• Another major factor contributing to the ease or difficulty of an extraction is root shape.  Short roots that merge together in a shape similar to an “ice cream cone” will not deform the bone and will come out easily and quickly resulting in a speedy recovery.   Longer roots require more force but are generally not a big concern.  Roots that flare out from each other can require that the tooth is divided into different pieces so that each root can emerge from its own path which is different from it’s fellow roots.  Curved roots or roots that become thicker at the tip of the root will not fit through the hole in the bone formed by the upper root.  Depending on the severity of the curve, sometimes bone has to be removed to allow for the tip to come out.   Roots that curve around an important structure (i.e. the main trunk of the lower jaw nerve) could damage that nerve permanently if the relationship is not diagnosed accurately and the tooth is extracted.  This would involve having half of the lower lip permanently numb.  With the advent of 3D imaging and the increasing prevalence of this technology in dental offices (especially in specialist’s offices) this problem is becoming extremely rare.  Should there exist a situation where a tooth needs to be extracted for pressing reasons, the roots are in an awkward position and the nerve of the tooth is still vital (alive), there is a procedure called a coronectomy where the top (crown) of the tooth is removed but the roots are left. Remarkably, this procedure has a predictable and high success rate.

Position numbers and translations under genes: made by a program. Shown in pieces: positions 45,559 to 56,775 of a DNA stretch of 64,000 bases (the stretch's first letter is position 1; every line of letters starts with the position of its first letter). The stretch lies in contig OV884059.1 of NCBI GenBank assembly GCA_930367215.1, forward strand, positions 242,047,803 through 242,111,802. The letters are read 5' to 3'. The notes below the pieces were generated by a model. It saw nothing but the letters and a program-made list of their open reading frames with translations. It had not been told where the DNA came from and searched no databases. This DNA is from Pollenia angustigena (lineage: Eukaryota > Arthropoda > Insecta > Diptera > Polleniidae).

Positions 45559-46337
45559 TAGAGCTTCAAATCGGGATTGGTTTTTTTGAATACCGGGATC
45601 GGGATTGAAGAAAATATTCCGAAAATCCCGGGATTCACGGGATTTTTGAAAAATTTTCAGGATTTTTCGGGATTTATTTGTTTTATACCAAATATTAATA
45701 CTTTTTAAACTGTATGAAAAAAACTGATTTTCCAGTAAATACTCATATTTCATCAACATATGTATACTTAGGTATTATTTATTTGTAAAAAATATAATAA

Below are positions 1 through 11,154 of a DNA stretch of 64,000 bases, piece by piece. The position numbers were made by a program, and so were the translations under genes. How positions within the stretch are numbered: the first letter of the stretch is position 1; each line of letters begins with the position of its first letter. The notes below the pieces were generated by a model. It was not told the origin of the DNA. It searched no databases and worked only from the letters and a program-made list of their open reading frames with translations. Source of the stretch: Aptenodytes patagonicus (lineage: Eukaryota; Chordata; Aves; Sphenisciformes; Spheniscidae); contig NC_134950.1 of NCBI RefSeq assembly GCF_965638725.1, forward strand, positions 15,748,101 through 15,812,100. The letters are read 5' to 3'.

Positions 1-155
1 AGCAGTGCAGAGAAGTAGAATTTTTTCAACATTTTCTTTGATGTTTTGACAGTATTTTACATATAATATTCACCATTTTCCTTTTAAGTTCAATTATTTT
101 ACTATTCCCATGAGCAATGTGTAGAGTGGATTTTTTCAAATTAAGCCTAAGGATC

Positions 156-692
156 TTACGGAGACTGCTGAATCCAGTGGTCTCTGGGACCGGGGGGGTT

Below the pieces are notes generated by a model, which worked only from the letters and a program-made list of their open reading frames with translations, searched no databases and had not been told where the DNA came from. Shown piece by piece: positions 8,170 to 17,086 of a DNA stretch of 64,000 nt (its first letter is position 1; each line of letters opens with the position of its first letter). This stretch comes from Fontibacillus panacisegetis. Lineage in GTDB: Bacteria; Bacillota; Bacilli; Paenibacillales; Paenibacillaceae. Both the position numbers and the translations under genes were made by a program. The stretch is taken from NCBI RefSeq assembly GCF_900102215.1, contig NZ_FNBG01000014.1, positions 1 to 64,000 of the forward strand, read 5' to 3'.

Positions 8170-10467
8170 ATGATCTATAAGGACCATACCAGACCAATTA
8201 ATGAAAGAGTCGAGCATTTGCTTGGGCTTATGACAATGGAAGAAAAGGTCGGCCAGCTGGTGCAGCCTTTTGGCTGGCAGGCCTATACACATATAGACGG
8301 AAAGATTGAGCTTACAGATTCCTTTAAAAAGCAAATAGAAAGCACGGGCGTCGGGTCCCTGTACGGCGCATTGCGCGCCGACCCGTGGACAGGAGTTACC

• Inflammation of the gums just behind the wisdom teeth is an issue that usually manifests early on.  When the wisdom tooth never erupts enough to fully emerge from the gums and a small portion of the gums actually remain on top of the tooth, this tissue is given a special name, an “operculum”.  Operculums are very easy to irritate when food is crunched down on top of them or if food remains under this loose tissue behind the tooth causing an infection.   If the operculums become repeatedly inflamed and problematic, they are removed “operculectomy” or the wisdom teeth are removed.